UK Prime Minister Theresa May wins confidence vote, but faces uphill battle to pass Brexit deal
- May won the leadership challenge by 200 votes to 117 votes against her.
- The pound rose about 1 percent on the news.
- Winning on Wednesday is essentially a brief reprieve for May and she has an uphill battle to convince not only her own party MPs, but those among the opposition, to back the Brexit deal she has struck with Europe.
U.K. Prime Minister Theresa May has won a crucial vote of confidence in her leadership on Wednesday evening.
May won the leadership challenge by 200 votes to 117 votes against her in the ballot of Conservative members of parliament (MPs). The pound rose about 1 percent on the news.
May needed a simple majority (at least 159 out of 315 Conservative MPs) to win the confidence vote. Winning this vote means her leadership cannot be challenged for another year now.
In a statement made shortly after the vote, May acknowledged that although she won, a significant number of her party colleagues had cast ballots against her leadership.
"A significant number of colleagues cast a vote against me and I have listened to what they said," May told the press in front of 10 Downing Street.
The prime minister went on to say that it was now time to deliver "the Brexit the people voted for."
The vote was announced Wednesday after 48 Conservative members of parliament (MPs) submitted letters of no-confidence in May's leadership to the chairman of a prominent group of Conservative backbench MPs called the '1922 Committee.'
Under party rules, if 48 Conservative MPs (15 percent of the parliamentary party) submit letters of no-confidence in the party leader to the chair of the 1922 Committee, a confidence vote must be held.
The Chairman of the 1922 Committee Graham Brady said the threshold was met Tuesday evening and that he wanted the vote to be held soon after. "It is beneficial to resolve this matter as quickly and as smoothly as possible," he told .
May said Wednesday morning that she would fight the vote "with everything I've got." She also said that British voters wanted to see the government get on with Brexit, just as the U.K.'s withdrawal from the European Union (EU) looks increasingly chaotic and uncertain.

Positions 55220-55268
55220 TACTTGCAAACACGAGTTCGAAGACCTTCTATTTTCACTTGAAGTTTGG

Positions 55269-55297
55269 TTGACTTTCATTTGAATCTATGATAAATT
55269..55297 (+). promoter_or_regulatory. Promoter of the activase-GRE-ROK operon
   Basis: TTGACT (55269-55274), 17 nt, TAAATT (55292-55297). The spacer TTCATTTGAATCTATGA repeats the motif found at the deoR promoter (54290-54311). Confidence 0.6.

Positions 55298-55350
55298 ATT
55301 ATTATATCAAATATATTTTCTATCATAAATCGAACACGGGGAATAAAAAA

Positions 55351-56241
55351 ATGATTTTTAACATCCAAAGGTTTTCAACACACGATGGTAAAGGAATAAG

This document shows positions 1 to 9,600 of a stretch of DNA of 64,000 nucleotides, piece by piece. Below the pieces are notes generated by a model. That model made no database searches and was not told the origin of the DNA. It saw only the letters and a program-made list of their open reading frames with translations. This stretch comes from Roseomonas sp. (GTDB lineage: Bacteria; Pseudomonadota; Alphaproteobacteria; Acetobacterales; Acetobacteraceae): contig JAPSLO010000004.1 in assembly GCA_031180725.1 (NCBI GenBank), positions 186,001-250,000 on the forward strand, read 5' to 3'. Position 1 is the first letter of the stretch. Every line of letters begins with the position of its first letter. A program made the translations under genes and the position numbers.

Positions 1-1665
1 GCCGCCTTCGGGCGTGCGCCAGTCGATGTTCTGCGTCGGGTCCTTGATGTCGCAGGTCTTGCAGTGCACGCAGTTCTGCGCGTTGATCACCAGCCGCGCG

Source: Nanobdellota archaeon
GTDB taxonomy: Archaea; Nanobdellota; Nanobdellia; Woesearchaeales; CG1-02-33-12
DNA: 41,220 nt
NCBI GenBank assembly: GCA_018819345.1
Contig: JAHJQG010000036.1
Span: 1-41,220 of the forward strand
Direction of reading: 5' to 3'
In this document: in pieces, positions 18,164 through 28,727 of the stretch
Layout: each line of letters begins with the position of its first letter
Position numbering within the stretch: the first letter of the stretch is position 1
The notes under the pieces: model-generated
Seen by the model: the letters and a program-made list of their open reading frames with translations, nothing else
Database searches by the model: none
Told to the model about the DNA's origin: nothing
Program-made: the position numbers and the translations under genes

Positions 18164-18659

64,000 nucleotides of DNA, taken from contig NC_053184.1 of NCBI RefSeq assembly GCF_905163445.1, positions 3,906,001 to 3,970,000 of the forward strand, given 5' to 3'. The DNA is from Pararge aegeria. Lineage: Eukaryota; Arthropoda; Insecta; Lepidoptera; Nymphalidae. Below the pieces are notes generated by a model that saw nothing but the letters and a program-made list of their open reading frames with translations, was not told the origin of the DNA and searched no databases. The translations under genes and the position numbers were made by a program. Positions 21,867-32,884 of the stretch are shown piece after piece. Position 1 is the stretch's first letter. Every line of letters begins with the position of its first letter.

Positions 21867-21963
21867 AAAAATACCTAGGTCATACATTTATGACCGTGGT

Winning on Wednesday is essentially a brief reprieve for May and she has an uphill battle to convince not only her own party MPs, but those among the opposition, to back the Brexit deal she has struck with Europe.
The U.K. parliament was meant to vote on the deal, or "withdrawal agreement," on Tuesday but May delayed the vote amid widespread opposition to elements of the deal. For many MPs in the U.K., the most controversial part of the deal is what's known as the Northern Irish "backstop."
When the U.K. leaves the EU in March 2019 a 21-month transition period begins in which it's hoped that U.K. and EU can strike a trade deal.
If this does not happen (although the transition period could be extended) the backstop will kick in, ensuring there is no hard border between Ireland and Northern Ireland. The backstop is controversial as the measure is seen as indefinite and would mean the Northern Ireland remains largely aligned to the EU., an unpalatable prospect for many politicians in the U.K.
May traveled to the continent on Tuesday in a bid to persuade European allies to amend details around the backstop. Europe has so far refused to re-negotiate the deal, however. A European Council meeting is being held on Thursday at which Brexit will be discussed. As it stands, the U.K.'s parliament has to vote on the Brexit deal before January 21 2019. It must then be ratified by the European Parliament.
As such, delaying the U.K.'s parliamentary vote leaves little time for amendments to the deal and raises the risk of a no-deal Brexit if parliament still opposes the deal when it eventually votes on it in the new year.